There is no greater injustice than being accused and convicted of a crime that you did not commit. A false conviction is a disgrace that can have a far-reaching impact on the wrongfully convicted, the victims of the crime, their families and communities, and on our society as a whole. Imprisoning an innocent person, leaves the real perpetrator free to commit more crimes.
If you or a loved one has been wrongfully convicted of a crime, you have the right to bring a civil lawsuit for damages. If you have questions that must be answered, seek the advice of an attorney who understands what you have been through and who can provide guidance on how to rectify this grave injustice.
In 1989, David Lee Wiggins was sentenced to life in prison for raping a 14-year-old girl. However, after writing the Innocence Project, DNA evidence has exonerated him.
The Innocence Project seeks to exonerate wrongfully convicted prisoners on the basis of more solid evidence, like DNA. Eyewitness misidentification, improper forensic science, and false confessions are all used as evidence and can convict the wrong person for terrible crimes.
Wiggins was accused of breaking into the girl’s Fort Worth home after she came home alone. Two fingerprints were found at the scene and did not match Wiggins, but the distraught girl picked him out of a lineup. She says she was able to see her attacker three times during the attack.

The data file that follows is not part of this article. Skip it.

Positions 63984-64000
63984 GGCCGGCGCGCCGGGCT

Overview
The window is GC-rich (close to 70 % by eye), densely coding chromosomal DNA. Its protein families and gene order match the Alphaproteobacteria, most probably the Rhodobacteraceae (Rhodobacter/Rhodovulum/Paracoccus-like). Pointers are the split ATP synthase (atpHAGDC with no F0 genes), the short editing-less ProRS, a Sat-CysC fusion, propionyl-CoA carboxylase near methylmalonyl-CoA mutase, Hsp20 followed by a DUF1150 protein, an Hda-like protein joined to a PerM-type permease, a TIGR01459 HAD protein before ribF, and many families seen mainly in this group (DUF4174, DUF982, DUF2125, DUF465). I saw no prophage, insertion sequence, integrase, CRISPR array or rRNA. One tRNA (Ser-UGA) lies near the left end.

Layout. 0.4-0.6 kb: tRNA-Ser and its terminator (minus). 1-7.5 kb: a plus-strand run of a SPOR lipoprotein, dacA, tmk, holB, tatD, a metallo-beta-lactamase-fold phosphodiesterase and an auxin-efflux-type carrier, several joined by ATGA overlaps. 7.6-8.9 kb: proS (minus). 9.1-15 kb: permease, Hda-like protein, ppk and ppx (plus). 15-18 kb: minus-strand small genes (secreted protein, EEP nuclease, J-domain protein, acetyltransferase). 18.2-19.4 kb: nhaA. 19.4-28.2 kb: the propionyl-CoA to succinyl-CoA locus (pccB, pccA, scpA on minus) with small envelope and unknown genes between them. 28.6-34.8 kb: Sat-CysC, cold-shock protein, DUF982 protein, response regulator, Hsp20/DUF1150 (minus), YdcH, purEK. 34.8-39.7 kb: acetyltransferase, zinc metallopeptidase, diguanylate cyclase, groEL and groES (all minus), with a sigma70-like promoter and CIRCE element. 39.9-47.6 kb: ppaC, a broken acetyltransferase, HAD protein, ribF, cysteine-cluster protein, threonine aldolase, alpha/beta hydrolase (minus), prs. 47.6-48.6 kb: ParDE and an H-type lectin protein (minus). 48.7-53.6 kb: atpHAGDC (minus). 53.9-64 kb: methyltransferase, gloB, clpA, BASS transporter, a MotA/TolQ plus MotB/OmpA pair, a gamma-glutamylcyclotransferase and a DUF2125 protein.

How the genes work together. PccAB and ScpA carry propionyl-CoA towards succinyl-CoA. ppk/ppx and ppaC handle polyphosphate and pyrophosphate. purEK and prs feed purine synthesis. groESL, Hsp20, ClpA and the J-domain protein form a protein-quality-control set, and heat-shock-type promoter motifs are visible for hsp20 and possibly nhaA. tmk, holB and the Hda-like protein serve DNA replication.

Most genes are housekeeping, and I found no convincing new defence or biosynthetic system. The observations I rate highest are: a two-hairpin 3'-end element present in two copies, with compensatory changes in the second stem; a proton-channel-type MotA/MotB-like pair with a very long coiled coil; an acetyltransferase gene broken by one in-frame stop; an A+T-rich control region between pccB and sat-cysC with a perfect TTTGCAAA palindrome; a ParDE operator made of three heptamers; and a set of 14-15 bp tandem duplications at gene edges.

Wiggins contacted the Innocence Project, who filed for DNA testing for the first time in October 2007. The tests were inconclusive, but the group continued to work on Wiggins’ behalf and filed for a different type of analysis in 2010. The test used a scrap of sperm cell found on the girl’s boxer shorts, and this year, the test concluded that Wiggins was not the rapist.
“We had to make sure that we had it right,” Assistant Tarrant County District Attorney, Steven Conder, said.
“It’s eye-opening,” Conder said in an interview. “And it tells you as a prosecutor, even though you have a judgment, you want to be open to the fact that there might be a problem with it.”
Wiggins was in jail in Tarrant County, Texas, and is the second person in that county to be exonerated on the basis of DNA evidence. Once he is exonerated, Wiggins will be eligible for $80,000 assistance that the Texas government pays to wrongfully convicted prisoners.